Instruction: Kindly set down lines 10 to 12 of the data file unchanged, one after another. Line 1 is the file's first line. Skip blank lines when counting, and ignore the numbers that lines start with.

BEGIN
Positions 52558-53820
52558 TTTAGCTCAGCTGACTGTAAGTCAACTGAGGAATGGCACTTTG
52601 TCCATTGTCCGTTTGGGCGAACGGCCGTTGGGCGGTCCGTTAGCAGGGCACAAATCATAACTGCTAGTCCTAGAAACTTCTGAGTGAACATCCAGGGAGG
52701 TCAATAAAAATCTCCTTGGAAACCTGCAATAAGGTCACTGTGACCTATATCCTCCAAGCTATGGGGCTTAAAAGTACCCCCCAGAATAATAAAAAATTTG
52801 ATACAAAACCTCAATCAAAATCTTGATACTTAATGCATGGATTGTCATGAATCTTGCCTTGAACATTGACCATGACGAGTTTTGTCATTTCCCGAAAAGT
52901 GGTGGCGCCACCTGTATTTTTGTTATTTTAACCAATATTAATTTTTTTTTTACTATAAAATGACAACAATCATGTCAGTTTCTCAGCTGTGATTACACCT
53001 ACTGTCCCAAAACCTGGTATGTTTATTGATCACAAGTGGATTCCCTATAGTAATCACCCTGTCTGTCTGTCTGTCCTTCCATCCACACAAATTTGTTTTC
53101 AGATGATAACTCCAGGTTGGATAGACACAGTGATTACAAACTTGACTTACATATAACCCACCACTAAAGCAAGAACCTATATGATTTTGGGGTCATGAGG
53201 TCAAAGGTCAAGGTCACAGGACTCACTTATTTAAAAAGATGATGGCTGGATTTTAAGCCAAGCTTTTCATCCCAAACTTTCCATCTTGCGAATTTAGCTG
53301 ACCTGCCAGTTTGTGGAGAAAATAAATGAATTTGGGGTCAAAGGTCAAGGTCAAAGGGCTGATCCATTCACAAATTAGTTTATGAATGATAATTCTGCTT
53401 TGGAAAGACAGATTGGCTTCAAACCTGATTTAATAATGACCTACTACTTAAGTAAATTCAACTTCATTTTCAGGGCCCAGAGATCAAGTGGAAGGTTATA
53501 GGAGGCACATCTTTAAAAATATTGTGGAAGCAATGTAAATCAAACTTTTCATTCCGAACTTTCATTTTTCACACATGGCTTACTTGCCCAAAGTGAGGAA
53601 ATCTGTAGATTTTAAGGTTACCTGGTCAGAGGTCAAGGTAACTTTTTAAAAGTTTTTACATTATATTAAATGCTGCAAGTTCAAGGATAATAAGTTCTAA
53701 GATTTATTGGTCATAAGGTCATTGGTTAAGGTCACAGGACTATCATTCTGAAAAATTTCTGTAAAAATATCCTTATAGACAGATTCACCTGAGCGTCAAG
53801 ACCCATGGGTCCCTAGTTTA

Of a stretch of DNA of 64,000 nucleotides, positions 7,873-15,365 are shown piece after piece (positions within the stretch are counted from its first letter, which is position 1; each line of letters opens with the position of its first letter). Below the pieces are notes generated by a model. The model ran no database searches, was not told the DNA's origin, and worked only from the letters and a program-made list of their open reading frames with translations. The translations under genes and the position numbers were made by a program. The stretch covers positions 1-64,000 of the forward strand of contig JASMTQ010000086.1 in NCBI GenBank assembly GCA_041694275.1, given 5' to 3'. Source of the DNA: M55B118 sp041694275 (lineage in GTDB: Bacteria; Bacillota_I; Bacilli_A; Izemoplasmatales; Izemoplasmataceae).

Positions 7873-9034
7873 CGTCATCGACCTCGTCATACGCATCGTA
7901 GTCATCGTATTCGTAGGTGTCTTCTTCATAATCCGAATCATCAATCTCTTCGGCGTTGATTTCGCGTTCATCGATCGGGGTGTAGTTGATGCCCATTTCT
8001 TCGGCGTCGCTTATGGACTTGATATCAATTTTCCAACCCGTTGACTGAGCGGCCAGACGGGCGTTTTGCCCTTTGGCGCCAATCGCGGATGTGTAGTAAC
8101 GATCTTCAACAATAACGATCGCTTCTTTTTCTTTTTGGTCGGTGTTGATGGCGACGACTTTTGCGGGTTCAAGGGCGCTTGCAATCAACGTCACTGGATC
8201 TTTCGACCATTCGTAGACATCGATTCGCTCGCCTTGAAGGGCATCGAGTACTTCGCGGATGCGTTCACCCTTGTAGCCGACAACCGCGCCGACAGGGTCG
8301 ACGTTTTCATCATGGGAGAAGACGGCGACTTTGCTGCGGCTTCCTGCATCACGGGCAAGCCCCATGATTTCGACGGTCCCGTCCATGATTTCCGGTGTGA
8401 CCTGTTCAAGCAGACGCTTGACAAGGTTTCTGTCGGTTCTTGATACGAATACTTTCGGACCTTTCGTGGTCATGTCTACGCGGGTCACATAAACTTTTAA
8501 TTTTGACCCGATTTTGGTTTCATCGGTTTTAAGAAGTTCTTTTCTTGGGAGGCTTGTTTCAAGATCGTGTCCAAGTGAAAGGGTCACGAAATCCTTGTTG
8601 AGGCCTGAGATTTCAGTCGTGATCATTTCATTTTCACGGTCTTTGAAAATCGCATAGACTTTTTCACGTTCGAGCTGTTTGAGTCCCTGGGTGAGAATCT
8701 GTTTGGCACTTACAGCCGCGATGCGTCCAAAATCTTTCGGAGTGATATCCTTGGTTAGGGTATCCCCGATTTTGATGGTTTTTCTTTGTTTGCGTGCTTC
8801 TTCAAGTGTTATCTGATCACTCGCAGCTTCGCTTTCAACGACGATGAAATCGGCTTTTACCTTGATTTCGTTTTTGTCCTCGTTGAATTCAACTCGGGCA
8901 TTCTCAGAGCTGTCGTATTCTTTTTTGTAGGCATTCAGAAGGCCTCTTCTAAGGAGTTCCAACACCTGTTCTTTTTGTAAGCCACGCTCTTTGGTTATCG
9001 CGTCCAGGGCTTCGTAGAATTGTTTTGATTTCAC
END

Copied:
53301 ACCTGCCAGTTTGTGGAGAAAATAAATGAATTTGGGGTCAAAGGTCAAGGTCAAAGGGCTGATCCATTCACAAATTAGTTTATGAATGATAATTCTGCTT
53401 TGGAAAGACAGATTGGCTTCAAACCTGATTTAATAATGACCTACTACTTAAGTAAATTCAACTTCATTTTCAGGGCCCAGAGATCAAGTGGAAGGTTATA
53501 GGAGGCACATCTTTAAAAATATTGTGGAAGCAATGTAAATCAAACTTTTCATTCCGAACTTTCATTTTTCACACATGGCTTACTTGCCCAAAGTGAGGAA